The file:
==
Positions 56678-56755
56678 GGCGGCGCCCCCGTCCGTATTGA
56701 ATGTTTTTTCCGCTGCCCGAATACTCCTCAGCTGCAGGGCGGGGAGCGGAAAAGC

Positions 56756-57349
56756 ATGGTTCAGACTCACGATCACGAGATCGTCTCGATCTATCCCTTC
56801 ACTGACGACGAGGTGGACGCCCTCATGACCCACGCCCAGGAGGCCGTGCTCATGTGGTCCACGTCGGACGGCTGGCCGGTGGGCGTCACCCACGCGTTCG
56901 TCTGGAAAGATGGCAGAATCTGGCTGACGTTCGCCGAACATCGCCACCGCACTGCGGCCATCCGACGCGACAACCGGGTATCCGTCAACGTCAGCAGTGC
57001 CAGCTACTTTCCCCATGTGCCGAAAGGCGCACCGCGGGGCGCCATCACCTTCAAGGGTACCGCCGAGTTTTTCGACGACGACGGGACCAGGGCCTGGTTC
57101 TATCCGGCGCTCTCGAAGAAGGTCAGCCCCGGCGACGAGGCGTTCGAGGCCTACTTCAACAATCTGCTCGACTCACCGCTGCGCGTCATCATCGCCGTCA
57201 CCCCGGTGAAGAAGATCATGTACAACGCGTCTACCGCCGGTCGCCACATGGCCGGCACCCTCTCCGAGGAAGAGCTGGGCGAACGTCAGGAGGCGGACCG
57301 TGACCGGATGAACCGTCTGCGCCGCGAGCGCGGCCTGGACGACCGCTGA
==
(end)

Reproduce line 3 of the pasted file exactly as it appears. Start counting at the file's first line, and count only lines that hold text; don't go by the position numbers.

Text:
56701 ATGTTTTTTCCGCTGCCCGAATACTCCTCAGCTGCAGGGCGGGGAGCGGAAAAGC